Vermunt has always placed great importance on feeling good in his life and in his work, a perspective that he brings to the professional advice he gives to his clients. But going through such a destabilizing era pushed her to further emphasize mental well-being. “I’ve become more vocal about needing to focus on it if you want to be successful in your career,” she says, adding that she often advises clients to work with a therapist as well. During the pandemic, Vermunt hosted virtual mental health events once every two months for clients and brought in a doctor to talk about dealing with burnout. “We talked about managing expectations and normalizing being unwell,” she says.

Sarah Vermunt, Owner of Careergasm
Sarah Vermunt, owner of Careergasm. (Photo: Anushila Shaw)

Mental health issues that are not addressed can be detrimental to the running of a business. Ongoing stress and pressure can lead to anxiety, depression, and burnout, all of which can make things difficult. think clearly and make decisions. Taking care of a team of employees is also a challenge when you are struggling to take care of yourself.

For Kelly, adjusting her mindset and realizing she needed to solve a new problem literally helped save her business. “We had no way of making money in our business and I was still paying the rent and was my only full-time employee,” he says. Something had to give.

Kelly made the call to close her office. physical doors in 2021 and the complete transition of your business in person to an online community. It was a difficult decision, but it made sense given the unpredictability of the pandemic. Making the decision eased her emotional burden by not having to worry about paying the rent anymore and made her hopeful about the future. He also helped shape his next venture, The Get Shit Done Club, which was born out of a need to overcome the worst of the pandemic. The online club is a paid members-only group of around 80 that supports the business needs of other entrepreneurs. The club opens three times a year to new members and the initiative is now Kelly’s main source of income. “At the beginning it was very complicated and since then it has evolved,” he says.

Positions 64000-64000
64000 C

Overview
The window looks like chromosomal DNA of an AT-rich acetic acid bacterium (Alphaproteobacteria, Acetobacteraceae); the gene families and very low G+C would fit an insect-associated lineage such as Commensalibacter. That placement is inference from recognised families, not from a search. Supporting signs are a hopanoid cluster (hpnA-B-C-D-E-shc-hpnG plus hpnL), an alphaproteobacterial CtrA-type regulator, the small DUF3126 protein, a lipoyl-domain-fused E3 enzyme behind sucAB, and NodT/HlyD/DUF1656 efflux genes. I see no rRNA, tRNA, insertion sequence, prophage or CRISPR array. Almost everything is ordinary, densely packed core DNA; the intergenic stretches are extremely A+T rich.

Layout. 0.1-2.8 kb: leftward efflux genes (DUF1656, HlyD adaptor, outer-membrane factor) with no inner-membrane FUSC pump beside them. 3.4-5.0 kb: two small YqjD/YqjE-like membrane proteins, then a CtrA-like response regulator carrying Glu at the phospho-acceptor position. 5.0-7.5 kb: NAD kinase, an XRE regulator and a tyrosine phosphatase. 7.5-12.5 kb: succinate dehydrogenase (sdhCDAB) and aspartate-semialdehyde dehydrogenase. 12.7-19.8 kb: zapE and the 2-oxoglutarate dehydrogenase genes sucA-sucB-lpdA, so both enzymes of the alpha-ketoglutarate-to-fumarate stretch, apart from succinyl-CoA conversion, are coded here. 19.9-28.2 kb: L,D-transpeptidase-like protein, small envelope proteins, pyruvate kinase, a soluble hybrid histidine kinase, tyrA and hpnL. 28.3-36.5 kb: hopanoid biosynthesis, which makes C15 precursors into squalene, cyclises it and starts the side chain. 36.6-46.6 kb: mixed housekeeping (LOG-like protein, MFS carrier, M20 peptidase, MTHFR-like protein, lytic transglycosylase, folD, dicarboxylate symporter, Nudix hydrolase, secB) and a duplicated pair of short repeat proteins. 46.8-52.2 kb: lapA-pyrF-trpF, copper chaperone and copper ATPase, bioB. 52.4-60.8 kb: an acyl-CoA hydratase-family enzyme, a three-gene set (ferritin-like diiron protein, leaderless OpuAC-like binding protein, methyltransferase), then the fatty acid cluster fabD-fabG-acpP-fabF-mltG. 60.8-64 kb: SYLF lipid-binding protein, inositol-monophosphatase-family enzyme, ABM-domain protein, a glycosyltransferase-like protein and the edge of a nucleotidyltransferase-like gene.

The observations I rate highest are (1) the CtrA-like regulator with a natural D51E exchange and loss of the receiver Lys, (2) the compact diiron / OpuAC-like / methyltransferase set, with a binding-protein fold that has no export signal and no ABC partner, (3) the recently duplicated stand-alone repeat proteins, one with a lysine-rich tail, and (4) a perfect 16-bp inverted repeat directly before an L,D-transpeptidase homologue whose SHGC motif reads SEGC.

Sheung has also evolved the way she relates to her customers, something she says has helped her combat the feeling of being adrift after her sales took a hit, particularly on her jewelry line, which had previously been your biggest income generator. “I felt completely lost,” she says. “We were definitely not essential, so how do you get your client involved?”

Although she faced lost sales and made tough decisions, such as laying off retail staff during closed shutdowns, she found that her response to coping with the worst of the pandemic was to reach out to those around her. “What I needed to feel hopeful was to bring the community together,” she says.